Who is allowed in: They have to draw the line somewhere as to which cars are allowed in the HOV lanes, and it was drawn at 45 MPG, that is, the EPA's mileage rating of the vehicle. The Prius meets that critera. Some other "fuel efficient" vehicles may not. Toyota's coming Highlander Hybrid will probably not make the cut. There will always be somebody that will have 2 people in a Hummer that gets 8MPG and be in the HOV lane. That defeats the spirit of the HOV lanes (to reduce pollution) but meets the letter of the law. (See above rant and apply it to gas hogs.)

More good reasons: Further, non-hybrid owners will see these hybrids flying past them on the congested freeways and be encouraged to drop gas guzzlers for more fuel efficient vehicles. Again, less pollution. Another good reason for letting the ultra fuel efficient in the HOV lane with any number of people in the vehicle. Increase their visibility and popularity.

Enforcement: As far as enforcement goes, it will be easy. All the police have to do is look for the decal that will be issued to qualifying cars, after the owner applies for it. (Do I hear the sound of the state cash registers ringing?) They don't even need to know what kind of car it is. One person in the car and no sticker, pull it over!

Over crowding: The proposed regulation lists a maximum number of decals that can be issued over the life of the bill. That number is significantly greater that the number of qualifying vehicles on the road. And still more than all that can be manufactured and put on the road during the time limitation of the bill. Further, the bill has a finite life span. It is not open to ALL future qualifying vehicles. In summary, the bill has several limitations that will ensure overcrowding the HOV lanes with hybrids can not happen.

Conclusion: The only reason somebody would not want to let the ultra fuel efficient vehicles in the HOV lanes is jelousy. "I don't have a AT-PZEV vehicle so you shouldn't get a privilage I can't have! Na na na! :evil:


Mike

(Damn the air is thin up here on this soap box.)
 

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Here in Virginia we can drive our Prius's and other hybrids in the HOV lanes. Which I take advantage of whenever traffic is just too much for me to handle. However some 250 out of 6000 cars on the I95/395 HOV are Hybrids. On an average day I see 8 to 10 Hybrid vehicles. Some worry that the HOV lanes are becoming just asjammed as normal lanes. There are some days when it is just not worth getting in the HOV lanes because they are not moving much faster than normal. What happens when the HOV lanes are jammed with Hybrids carrying one person?

FYI: There is a nice article in the post about this issue
http://www.washingtonpost.com/wp-dyn/articles/A41985-2004Apr25.html

John
 

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WVU,
Do you think 8 to 10 more vehicles are going to make ANY difference in the congestion in your HOV lane? Get real! Even if all 250 of the hybrids in your area were there at the same time. Do you think that would make ANY difference. Stop and count the vehicles that go by in the span of 10 or 15 minutes. Then tell me whether a few hybrids would make any difference.
 

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My point is its not going to last. So if the HOV is lifted for Hybrids in CA enjoy it while you can. How much is a shorter commute worth? 25,000, plus added fuel and tax savings. You Bet. Letting Hybrids use HOV lanes is a fantastic way to encourage people to buy cleaner more fuel efficient cars, and I applaud the government for their efforts. But do you think this will last once hybrid technology is more widely diffused into the market? What ever happens I am going to take advantage of it while I can.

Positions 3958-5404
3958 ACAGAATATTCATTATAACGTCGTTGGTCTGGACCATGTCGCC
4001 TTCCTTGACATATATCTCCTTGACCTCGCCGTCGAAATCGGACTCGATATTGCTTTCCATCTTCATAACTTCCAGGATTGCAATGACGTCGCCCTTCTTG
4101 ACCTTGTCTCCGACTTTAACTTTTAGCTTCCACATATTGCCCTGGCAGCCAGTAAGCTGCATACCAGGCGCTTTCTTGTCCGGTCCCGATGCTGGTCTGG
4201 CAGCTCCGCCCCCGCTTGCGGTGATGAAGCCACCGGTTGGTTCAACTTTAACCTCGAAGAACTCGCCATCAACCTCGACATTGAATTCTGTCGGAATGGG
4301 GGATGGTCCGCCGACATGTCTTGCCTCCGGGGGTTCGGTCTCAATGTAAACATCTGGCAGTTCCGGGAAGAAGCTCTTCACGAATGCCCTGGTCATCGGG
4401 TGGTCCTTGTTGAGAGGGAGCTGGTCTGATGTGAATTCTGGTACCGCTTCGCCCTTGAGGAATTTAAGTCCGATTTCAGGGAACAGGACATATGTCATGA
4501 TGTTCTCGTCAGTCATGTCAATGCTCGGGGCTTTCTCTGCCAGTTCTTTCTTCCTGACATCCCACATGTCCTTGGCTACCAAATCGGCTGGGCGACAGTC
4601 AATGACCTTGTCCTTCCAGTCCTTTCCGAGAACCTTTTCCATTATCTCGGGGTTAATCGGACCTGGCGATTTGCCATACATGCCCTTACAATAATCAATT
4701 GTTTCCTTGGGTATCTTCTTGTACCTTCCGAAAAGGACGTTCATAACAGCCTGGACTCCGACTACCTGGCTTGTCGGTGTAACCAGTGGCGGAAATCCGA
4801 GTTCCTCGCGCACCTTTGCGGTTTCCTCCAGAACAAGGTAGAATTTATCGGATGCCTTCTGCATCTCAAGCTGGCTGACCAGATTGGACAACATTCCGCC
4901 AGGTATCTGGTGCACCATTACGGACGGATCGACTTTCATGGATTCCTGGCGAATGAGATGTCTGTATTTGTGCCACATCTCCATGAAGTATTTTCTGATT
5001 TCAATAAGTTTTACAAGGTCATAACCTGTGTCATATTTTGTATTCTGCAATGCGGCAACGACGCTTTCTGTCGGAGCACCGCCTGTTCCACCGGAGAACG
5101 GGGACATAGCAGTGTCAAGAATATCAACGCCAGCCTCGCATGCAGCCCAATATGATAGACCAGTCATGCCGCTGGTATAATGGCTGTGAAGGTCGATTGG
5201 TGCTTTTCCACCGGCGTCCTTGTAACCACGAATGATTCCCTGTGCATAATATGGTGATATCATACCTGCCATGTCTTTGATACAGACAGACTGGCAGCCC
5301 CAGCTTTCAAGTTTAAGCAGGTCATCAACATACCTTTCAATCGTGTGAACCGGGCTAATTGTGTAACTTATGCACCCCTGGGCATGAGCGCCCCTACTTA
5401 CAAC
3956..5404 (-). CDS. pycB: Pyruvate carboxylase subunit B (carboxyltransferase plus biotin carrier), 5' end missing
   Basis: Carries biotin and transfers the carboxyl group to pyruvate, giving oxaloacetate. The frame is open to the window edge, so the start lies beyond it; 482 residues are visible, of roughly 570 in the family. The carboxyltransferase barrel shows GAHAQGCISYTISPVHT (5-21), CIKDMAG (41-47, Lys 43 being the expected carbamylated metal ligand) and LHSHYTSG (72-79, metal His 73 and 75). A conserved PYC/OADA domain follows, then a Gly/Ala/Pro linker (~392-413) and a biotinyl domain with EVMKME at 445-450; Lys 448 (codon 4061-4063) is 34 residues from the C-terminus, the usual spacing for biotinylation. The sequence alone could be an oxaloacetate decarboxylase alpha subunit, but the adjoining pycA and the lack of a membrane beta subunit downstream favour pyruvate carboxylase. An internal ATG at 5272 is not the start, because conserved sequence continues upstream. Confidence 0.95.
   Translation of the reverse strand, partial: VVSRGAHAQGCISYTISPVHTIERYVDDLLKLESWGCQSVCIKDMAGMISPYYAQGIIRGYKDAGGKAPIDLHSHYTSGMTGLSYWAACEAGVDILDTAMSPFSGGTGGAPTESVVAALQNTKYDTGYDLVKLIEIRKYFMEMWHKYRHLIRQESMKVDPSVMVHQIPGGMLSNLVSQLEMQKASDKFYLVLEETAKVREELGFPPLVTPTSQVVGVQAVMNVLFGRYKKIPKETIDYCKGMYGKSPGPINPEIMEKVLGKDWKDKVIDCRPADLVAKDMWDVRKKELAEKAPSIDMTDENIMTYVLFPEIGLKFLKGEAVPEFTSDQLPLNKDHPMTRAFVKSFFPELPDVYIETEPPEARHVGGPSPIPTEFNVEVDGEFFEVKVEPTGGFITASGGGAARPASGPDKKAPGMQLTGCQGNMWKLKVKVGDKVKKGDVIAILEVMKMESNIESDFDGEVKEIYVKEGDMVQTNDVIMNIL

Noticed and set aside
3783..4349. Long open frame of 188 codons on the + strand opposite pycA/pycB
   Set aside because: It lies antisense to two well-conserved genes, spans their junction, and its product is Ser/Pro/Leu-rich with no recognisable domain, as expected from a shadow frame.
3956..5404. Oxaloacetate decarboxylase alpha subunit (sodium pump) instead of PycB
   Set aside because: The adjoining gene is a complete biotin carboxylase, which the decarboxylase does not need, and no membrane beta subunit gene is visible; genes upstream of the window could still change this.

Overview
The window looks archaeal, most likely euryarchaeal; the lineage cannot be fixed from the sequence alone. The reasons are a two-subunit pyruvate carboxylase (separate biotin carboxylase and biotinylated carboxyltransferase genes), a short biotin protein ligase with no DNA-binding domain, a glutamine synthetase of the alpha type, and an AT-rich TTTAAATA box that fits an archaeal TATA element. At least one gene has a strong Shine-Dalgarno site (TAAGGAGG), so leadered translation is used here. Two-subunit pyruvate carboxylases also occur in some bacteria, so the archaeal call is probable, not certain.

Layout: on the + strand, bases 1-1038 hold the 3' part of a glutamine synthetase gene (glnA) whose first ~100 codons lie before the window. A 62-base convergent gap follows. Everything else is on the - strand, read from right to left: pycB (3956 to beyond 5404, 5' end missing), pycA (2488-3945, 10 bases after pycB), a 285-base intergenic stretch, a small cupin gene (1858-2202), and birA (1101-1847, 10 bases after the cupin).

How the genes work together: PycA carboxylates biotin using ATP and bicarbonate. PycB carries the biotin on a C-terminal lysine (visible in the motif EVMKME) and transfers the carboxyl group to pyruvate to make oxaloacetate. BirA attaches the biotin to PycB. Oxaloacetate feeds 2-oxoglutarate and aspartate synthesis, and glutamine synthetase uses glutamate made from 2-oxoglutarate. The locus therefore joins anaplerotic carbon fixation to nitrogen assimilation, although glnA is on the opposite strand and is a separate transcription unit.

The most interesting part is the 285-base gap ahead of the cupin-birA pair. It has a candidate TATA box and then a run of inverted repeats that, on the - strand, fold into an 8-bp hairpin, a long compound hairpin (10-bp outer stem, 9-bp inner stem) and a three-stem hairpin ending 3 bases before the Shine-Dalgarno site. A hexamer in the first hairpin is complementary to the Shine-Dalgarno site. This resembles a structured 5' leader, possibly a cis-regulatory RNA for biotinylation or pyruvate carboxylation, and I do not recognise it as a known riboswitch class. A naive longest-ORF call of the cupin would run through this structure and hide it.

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I'm sure it won't last. The bill as it is going through now has an expiration date. I'll just be happy to use the HOV lanes as long as they let me.
 

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California has some pretty congested freeways, especially in the LA area. While I would be pleased if I could drive my Prius solo in the carpool lane, I fear that this new allowance would drive many people to buy hybrids, and then it will just become a regular lane.
 

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You've obviously not read the entire thread above. There are not going to be so many hybrids built in the next few years that if all of them that are sold in Los Angeles were in the HOV lanes at the same time, it would make any difference to the congestion. Also the hydbrid exemption law that is going through the legislature has a sunset clause in it. Enen if it passes, it will only allow us to use the HOV lanes solo for a few years. It will have NO affect on congestion in the HOV lanes. And somebody above mentioned that their HOV lanes were HOV lanes only during rush hour. In Los Angeles, the HOV lanes are HOV only 24/7. Rush hour and Sunday at 4 in the morning, they are HOV ONLY!
 

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You're right, I hadn't read the whole thread before posting. Still, I wasn't just talking about the next few years. Not all hybrids are popular (with the 2004 Prius seemingly the first), and I think the recent high gas prices combined with an allowance for solo carpool would certainly boost hybrid popularity. I know of a guy who bought a CNG Civic just so he could do his daily commute in the carpool lane. While he may not be the norm, it's not unlikely that he's not the only one who thinks that way. Increasing popularity for hybrids will cause car makers to offer more hybrids and more models and styles of hybrid. The hybrid SUVs that will be released shortly will probably be very popular. Fast forward about ten years and I can imagine hybrids being 25% of new cars sold. That will make a difference in the congestion of the carpool lane.
 

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Read the bill (AB2628) for yourself. The hybrid SUVs are not going to get good enough milage to qualify for the HOV lane access exemption. It qualifies vehicles getting better than 45MPG. That is the EPA estimated milage from the manufacture's window sticker. The Explorer and the Highlander SUVs don't get that milage. They won't be allowed in the HOV lanes. So we're looking at only the all electrics, the Prius, Civic hybrid and the Insights ONLY. There aren't enough of them to make any difference in the HOV lane traffic.